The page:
A Guide to the Oregon Coast

Few states offer the unique and diverse beauty that the Oregon coast affords adventurers and explorers alike. From rolling sand dunes, to brilliant sea stacks, this beautiful coastal journey will take you through some of the most picturesque spots on the entire western seaboard. Following the famous US Route 101, this multi day road trip guide will help you discover these hidden gems as you explore secret beaches, hidden caves, and breathtaking camp sites that will leave you with life long memories to cherish.


  1. Samuel H Boardman
  2. Prehistoric Gardens
  3. Oregon Dunes National Recreation Area
  4. Thor’s Well
  5. Yaquina Head Lighthouse
  6. Devil’s Punchbowl
  7. Tillamook Cheese Factory
  8. Cannon Beach
  9. Ecola State Park
  10. Sunset Beach
  11. Astoria
A Guide to the Oregon Coast

Oregon Coast: Samuel H Boardman State Park

Nothing compares to the hidden beauty of the secret gem along the Oregon coast, Samuel H. Boardman State Park. This beautiful scenic corridor will bring you through a 12 mile stretch of natural wonders, from amazing sea stack rocks to natural bridges. Located outside of Brookings, Oregon, Samuel H. Boardman brings thousands of visitors a year, however, remains quiet in comparison to California’s Lost Coast. While you can easily spend a full week exploring the miles of thick forest and rocky beaches, there are a few must see adventures that will leave you wanting to come back for more.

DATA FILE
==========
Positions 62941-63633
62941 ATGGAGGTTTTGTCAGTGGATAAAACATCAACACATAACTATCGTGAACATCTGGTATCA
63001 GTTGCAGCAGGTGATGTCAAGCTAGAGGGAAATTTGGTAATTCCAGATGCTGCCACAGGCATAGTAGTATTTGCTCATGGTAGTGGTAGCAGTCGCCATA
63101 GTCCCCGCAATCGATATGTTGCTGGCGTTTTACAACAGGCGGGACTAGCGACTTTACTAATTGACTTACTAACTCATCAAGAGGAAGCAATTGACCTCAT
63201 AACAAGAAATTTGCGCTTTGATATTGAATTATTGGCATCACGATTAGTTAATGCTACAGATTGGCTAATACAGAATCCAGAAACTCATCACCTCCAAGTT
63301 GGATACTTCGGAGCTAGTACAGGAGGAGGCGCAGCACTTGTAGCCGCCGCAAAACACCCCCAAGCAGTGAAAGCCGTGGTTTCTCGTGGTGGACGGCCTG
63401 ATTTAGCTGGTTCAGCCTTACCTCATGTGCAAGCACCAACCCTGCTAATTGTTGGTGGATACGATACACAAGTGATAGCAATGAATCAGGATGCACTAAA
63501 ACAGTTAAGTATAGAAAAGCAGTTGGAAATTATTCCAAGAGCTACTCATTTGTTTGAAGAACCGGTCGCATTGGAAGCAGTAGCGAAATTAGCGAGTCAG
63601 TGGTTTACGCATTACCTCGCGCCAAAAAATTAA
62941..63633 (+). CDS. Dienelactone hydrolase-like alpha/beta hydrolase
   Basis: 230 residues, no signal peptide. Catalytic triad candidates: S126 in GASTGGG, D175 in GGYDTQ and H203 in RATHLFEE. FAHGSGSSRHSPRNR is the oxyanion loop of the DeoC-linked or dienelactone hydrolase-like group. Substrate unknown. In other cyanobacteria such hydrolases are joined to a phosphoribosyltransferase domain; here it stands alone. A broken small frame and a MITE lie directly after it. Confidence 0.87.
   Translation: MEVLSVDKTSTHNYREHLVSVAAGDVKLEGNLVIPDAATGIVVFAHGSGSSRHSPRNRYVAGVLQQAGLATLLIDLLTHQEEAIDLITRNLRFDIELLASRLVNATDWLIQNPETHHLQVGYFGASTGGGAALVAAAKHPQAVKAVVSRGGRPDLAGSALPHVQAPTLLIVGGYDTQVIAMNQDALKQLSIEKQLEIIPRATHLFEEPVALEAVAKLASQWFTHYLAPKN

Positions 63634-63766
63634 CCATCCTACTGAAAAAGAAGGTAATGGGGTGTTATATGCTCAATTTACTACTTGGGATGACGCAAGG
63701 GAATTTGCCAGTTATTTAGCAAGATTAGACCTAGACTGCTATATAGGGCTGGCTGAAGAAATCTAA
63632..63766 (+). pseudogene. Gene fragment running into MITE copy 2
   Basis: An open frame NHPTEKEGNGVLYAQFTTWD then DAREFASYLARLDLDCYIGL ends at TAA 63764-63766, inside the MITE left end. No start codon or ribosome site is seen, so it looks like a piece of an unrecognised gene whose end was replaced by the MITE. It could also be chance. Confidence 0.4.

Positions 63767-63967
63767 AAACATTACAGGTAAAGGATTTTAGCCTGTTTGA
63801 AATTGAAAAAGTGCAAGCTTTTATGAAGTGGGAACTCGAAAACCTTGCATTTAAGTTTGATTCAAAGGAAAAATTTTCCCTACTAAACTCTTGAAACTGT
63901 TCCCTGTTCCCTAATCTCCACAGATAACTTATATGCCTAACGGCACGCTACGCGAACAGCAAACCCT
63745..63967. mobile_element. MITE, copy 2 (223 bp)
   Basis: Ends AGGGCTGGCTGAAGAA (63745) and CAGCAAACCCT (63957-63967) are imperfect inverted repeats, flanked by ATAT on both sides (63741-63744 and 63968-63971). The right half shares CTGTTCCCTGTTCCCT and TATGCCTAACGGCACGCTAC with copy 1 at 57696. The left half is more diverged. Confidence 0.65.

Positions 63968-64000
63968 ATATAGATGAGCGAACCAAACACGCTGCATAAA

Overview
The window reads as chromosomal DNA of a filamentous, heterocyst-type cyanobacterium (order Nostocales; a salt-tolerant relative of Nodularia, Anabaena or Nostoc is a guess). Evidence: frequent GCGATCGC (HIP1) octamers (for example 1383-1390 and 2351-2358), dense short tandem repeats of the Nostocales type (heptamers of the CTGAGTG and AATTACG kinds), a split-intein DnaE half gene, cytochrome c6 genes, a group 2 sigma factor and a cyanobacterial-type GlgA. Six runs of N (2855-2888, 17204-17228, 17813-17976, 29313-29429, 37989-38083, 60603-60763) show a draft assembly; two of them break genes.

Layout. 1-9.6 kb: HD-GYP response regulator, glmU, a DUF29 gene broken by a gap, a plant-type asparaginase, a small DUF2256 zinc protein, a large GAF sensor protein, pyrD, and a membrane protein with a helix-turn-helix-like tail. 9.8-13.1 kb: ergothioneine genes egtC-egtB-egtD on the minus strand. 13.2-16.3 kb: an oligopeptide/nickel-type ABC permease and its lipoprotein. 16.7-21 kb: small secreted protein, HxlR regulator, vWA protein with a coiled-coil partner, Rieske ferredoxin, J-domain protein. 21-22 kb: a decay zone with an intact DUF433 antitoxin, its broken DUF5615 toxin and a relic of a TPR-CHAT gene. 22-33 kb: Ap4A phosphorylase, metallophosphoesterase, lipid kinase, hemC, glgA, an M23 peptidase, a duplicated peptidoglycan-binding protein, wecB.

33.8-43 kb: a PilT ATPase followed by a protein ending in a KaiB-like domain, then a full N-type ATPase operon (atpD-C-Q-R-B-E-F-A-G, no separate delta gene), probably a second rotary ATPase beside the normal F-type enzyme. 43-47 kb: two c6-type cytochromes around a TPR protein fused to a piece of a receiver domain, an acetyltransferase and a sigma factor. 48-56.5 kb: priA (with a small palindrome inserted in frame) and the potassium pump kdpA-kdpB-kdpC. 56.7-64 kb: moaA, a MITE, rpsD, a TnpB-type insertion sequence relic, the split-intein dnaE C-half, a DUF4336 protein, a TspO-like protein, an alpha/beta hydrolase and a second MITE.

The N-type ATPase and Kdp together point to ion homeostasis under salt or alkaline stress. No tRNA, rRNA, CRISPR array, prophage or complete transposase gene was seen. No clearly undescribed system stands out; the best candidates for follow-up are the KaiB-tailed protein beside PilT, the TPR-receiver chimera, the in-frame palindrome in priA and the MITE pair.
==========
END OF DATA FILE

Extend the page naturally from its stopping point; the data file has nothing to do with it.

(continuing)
Beginning on the southern side of the park, stop at both Cape Ferrelo and House Rock viewpoints. Both viewpoints require a short hike in, averaging around a mile with little elevation change. The beautiful viewpoints overlook the amazing rock cliffs of the park, as they jet majestically down into the pacific ocean. Combined with gorgeous meadows of wild flowers, these overlooks are sure to inspire your creative side. Often you will find painters, musicians, and photographers doing what they do best, while basking in the tranquility of Samuel H. Boardman. If you are feeling up for a true adventure, go for the 4 mile hike that connects Cape Ferrelo and House Rock, taking you across this magnificent Oregon Coast landscape.

If basking on a warm beach is more your cup of tea, head to Whaleshead Beach. Accessible by car, this beautiful beach has both restrooms and a picnic area, making it ideal for an early afternoon lunch. As enticing as it might be to post up here for sunset, continue to the north side of the park for the true beauty that Samuel H. Boardman has to offer.

As you head north up HWY 101 towards the park’s most notable attractions (Natural Bridge and Arch Rock) you will pass the hidden entrance to Samuel H. Boardman’s secret crown jewel. Secret beach, as it is known by locals, is a bucket list adventure, filled with incredible sea stack views, rain forest like vegetation, and a sandy hidden cove perfect for an epic beach day. Find the trail entrance to Secret Beach about 1/3 mile south of milepost 345 on U.S. 101 in Samuel H. Boardman State Scenic Corridor. There is a small gravel parking area that leads to the 3/4 mile trail down to Secret Beach. Be sure to use the trail to the RIGHT of the parking lot, as the left most trail will take you to the side of a small waterfall. While camping isn’t permitted on the beach, you will often find some campers in the parking lot. This location holds one of the most captivating scenes of the entire Oregon coast!